Each year Whitman County Genealogical Society presents the Dorothy Sevier Matson
scholarship to a graduating senior from Pullman. One of the requirements for this scholarship is to
write an essay detailing why family history, or history, in general, is important to the applicant. This
year a $500 scholarship was presented to Samantha Rich. Below is Samantha’s essay.
Many cultures view ancestors as guiding beings who should be remembered and honored even
after their passing. I believe this as well, especially through the power of genealogical work. Family
history provides inspiration from ancestors, allows one to become closer to those far away, and is an
act of service for other family members.
When reading the stories of those who came before one, inspiration comes very strongly. This
phenomenon occurs because one feels empathy of those they are related to and feels grateful for the
sacrifices and work that the ancestor put in for the family line to be in a better place. For example,
I felt this inspiration actively when putting together my senior project and discovered the story of my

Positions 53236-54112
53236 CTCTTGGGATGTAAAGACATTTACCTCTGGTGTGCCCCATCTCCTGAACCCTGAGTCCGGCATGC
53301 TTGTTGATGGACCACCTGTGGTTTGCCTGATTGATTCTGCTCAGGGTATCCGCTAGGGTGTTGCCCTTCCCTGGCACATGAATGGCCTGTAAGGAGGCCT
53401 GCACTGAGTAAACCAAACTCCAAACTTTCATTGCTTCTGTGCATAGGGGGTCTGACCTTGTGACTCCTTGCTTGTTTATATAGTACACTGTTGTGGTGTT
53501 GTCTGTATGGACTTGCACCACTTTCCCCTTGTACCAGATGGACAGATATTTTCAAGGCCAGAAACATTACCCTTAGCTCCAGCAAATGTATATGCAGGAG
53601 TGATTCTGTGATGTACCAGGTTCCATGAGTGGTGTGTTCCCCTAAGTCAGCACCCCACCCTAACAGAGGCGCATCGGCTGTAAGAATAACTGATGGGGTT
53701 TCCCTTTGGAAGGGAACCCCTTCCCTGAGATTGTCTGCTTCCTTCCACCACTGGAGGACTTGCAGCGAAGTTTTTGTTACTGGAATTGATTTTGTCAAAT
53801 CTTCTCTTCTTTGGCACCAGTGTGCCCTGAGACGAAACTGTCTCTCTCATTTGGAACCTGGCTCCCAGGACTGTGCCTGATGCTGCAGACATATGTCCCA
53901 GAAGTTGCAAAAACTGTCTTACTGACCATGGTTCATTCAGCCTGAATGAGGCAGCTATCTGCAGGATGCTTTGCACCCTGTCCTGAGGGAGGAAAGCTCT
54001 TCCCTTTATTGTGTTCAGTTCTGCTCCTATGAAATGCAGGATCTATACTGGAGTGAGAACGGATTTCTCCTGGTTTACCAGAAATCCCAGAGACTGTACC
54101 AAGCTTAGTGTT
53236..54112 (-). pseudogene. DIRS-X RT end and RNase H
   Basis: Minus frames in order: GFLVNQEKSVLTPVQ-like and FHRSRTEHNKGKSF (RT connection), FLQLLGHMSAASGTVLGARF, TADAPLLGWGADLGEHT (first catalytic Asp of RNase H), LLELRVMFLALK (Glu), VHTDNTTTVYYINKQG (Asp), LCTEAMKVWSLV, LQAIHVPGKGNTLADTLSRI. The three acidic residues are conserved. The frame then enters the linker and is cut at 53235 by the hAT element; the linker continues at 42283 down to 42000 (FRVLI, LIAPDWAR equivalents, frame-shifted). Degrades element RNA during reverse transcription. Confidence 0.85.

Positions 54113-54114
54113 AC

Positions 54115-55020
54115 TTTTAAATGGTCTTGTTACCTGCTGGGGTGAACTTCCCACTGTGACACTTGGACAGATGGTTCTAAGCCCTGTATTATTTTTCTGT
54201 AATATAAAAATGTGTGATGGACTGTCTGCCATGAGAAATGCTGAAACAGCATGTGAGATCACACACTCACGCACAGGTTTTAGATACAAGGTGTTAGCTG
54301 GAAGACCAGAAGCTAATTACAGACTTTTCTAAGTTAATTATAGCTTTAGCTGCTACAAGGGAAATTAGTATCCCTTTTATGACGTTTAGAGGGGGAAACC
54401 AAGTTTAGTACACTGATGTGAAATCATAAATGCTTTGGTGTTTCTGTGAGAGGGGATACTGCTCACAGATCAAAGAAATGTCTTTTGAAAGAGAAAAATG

great-grandmother who had traveled over the mountains of Peru to provide her then ten-year-old son
and 1-year-old baby a better life outside of the village that had no opportunity for them. This story
inspires me to work harder and take advantage of the opportunities given to me.
Because of my senior project, I had to work on improving my Spanish to adequately interview
my grandparents. This effort to connect is an example of how families grow closer through family
history work as they bond over stories, spend quality time remembering ancestors, and learn from
their own life stories. Doing such closes the gap that distance of time makes among family by
bridging it with the commonalities of ancestry and brings personal strength and confidence by
knowing that one has familial support.
Family history is not a simple task as it requires detail-oriented work to record the facts of
somebody’s life accurately. Therefore, by committing oneself to working on family history, one is
providing service to their community by completing such significant work. Once the genealogical
work has finished, then future generations can access the records and discover their roots just as
those who had done the work themselves.
Family history is a core principle of what I think is important for both a community and
individual identity to mature together. The power of genealogical work bonds families and helps
people discover themselves through reading the histories of their ancestors. After all, the people who
have lived before us are our blood and deserve the honor and recognition we can give them by
keeping their memory alive.